What gets measured gets managed.
I am sure you have read articles about ‘managing by the numbers’ and as one who commenced his career as an industrial engineer, numbers have been a large part of my life. But the question to ask is what are the numbers there to do?
In worker incentive schemes that were popular fifty years ago, the objective was clear; measure the steps within a process and calculate a standard time for a worker to complete that task. When the actual time was less than standard, a bonus was paid. This was called payment for results.
Of course, the downside was that if a worker or a team consistently exceeded the standard time and workers at the next stage did not (for many valid reasons), then additional WIP inventory was the result. So, the overall need of having a steady flow of items was not met, because variability in the system was not identified and improved.
For the past twenty years the measurement driver has been key performance indicators (KPIs), used as a means of measuring the performance, and often the pay, of managers. However, the features I find most common with these schemes are: far too many indicators and managers not sure what indicators of the many are ‘key’.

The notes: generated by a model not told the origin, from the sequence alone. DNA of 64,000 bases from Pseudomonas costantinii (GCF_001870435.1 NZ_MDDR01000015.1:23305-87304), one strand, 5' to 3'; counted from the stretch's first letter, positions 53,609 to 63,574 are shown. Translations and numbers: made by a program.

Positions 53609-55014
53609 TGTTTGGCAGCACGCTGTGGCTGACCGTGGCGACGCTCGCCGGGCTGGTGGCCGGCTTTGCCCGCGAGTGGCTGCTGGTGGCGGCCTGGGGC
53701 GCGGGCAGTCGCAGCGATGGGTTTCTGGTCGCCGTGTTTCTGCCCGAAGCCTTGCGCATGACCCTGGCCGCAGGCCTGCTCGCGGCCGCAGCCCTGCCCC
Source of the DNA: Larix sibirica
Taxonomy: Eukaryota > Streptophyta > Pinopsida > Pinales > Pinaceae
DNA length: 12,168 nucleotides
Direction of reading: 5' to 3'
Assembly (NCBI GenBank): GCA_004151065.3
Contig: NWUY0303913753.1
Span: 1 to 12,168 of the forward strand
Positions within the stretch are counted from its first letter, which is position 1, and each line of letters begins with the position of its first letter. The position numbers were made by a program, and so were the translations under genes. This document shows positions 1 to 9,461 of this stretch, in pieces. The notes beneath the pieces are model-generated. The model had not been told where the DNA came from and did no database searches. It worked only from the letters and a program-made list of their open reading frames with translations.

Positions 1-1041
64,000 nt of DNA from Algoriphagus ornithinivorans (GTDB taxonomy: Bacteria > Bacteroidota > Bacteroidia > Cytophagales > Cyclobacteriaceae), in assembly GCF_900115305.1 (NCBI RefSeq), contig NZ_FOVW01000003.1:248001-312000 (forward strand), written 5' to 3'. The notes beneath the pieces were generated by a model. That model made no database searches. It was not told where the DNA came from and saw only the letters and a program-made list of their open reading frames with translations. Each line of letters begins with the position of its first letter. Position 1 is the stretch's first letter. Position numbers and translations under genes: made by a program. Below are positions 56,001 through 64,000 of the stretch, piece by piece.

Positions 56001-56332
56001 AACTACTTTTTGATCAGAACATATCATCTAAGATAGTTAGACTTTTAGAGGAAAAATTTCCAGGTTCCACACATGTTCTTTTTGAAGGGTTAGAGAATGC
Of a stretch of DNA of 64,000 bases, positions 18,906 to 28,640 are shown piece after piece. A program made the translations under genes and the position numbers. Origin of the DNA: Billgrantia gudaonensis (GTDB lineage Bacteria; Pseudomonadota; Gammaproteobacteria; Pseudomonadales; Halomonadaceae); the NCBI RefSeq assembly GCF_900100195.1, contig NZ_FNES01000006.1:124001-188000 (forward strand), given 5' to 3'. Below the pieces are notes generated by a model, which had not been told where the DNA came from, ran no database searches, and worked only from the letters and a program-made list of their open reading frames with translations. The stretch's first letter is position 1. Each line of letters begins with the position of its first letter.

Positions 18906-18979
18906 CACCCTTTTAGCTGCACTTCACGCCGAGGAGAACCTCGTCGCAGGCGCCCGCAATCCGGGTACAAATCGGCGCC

Because numbers are seen as real, they are too often accepted as fact without knowing why the measurement was initially implemented and what were the assumptions and limitations on which the measurement is based.
Measure what the customer wants
For example, a 3PL distribution business will tend to be labour intensive. So, on what basis should the managers be measured – what is key? The immediate response is to measure the performance of labour, because as the output per work hour improves (that is productivity), then profitability of the business could also improve, although there is not an automatic linkage.
However, internal measures are not the way to go. The first rule of measurement is that everyone serves a customer; starting with the external customer – what do they want? The elements that customers of 3PL providers have most interest are delivery focussed:
- on-time delivery
- order accuracy
- order turnaround time and
- inventory accuracy
These are measures of planning effectiveness – customers are not interested in internal measures of optimal labour efficiency. Now that the KPIs are in place for the business, each can be broken down to sub-measure KPIs for each management layer.